Gross anatomy students can peel back the layers of a human body with the use of a video game controller.
A digital anatomy laboratory in the Health Science Center’s newest building, the Academic Learning & Teaching Center, allows students to view CT scans and MRI images of normal and diseased bodies and view them in 3-D. It’s all controlled through the use of a video game controller attached to a laptop computer.
Students can rotate images, zoom in and out, add filters to isolate certain tissues and generate a virtual cross-section in any plane. The images are projected onto multiple screens in the lab, and 3-D goggles allow the images to come to life.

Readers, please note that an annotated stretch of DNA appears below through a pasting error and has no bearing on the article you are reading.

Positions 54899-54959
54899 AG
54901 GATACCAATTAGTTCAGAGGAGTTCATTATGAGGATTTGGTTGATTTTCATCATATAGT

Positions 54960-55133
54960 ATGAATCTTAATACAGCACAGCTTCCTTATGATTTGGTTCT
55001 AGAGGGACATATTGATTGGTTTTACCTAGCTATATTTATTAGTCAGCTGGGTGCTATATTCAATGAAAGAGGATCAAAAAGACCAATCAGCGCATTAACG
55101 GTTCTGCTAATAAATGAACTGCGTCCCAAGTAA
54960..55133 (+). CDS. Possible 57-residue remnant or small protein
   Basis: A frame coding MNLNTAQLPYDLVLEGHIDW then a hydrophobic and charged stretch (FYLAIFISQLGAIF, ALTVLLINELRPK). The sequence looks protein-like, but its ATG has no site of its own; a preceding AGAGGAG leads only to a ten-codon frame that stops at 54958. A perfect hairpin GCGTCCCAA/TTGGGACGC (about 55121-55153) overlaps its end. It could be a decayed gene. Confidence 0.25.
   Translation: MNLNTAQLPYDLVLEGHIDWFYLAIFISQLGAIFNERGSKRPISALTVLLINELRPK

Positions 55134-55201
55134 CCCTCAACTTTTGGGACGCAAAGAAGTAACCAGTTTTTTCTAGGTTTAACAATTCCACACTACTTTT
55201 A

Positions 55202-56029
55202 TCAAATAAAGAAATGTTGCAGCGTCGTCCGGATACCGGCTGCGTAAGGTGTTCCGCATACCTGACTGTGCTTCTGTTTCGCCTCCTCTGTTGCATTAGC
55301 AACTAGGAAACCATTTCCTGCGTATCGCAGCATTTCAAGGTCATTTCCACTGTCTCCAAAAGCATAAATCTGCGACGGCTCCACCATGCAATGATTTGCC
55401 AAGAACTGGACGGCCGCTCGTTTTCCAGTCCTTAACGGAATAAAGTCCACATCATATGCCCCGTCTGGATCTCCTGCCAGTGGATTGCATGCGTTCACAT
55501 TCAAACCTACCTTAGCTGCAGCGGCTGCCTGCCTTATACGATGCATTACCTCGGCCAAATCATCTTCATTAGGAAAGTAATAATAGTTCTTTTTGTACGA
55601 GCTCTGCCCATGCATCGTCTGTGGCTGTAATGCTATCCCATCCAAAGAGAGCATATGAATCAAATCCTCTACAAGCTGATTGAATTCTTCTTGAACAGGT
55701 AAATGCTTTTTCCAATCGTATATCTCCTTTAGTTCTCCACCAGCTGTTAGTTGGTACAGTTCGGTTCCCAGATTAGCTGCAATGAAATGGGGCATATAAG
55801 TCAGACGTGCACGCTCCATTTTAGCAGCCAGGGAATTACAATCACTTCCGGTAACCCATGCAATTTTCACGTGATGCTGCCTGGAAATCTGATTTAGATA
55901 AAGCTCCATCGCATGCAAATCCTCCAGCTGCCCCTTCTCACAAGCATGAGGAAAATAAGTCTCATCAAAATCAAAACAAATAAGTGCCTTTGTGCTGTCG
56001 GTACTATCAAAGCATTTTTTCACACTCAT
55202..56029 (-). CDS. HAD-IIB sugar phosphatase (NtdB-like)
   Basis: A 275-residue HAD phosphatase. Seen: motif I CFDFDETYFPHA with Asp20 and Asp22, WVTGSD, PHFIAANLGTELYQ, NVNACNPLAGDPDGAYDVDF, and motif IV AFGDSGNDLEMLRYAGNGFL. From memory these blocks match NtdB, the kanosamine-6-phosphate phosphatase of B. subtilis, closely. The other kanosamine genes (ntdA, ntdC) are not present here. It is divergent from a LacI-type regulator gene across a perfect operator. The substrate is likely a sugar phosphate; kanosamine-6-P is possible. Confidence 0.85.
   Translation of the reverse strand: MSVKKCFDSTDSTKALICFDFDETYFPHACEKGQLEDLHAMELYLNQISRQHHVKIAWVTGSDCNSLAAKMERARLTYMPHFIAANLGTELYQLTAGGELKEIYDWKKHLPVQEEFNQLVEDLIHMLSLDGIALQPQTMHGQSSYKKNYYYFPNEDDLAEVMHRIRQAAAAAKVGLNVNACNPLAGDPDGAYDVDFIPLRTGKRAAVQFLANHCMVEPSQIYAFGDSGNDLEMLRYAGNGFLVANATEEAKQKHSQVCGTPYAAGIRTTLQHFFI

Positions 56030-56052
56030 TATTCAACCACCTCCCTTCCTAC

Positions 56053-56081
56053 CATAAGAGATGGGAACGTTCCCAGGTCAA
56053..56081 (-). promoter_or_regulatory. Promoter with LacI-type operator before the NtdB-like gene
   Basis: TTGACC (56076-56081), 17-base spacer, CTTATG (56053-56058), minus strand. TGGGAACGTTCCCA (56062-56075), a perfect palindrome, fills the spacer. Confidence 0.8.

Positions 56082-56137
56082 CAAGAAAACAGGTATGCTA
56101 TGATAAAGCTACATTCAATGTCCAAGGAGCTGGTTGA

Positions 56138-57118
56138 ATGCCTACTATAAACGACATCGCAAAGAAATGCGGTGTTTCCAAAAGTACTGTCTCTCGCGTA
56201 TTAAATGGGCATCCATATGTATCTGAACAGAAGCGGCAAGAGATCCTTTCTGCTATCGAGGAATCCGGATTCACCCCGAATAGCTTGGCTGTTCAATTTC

The lab contains 84 stations for student learning and will be used to reinforce the concepts and anatomical relationships that students are taught in gross anatomy labs.
“This visualization system enhances the educational experience beyond what we can do in the gross anatomy lab,” said Omid Rahimi, Ph.D., director of the human anatomy program and a Distinguished Teaching Professor in the Department of Cellular and Structural Biology. “[In a typical lab] you can’t pick up a set of blood vessels in isolation of other tissues and rotate them in front of your face. This tool allows students to do that. We are certainly excited about it.”
The lab, one of only a few in the country, will complement students’ understanding of the structure and function of organs, bones, muscles, nerves and tissues they are studying.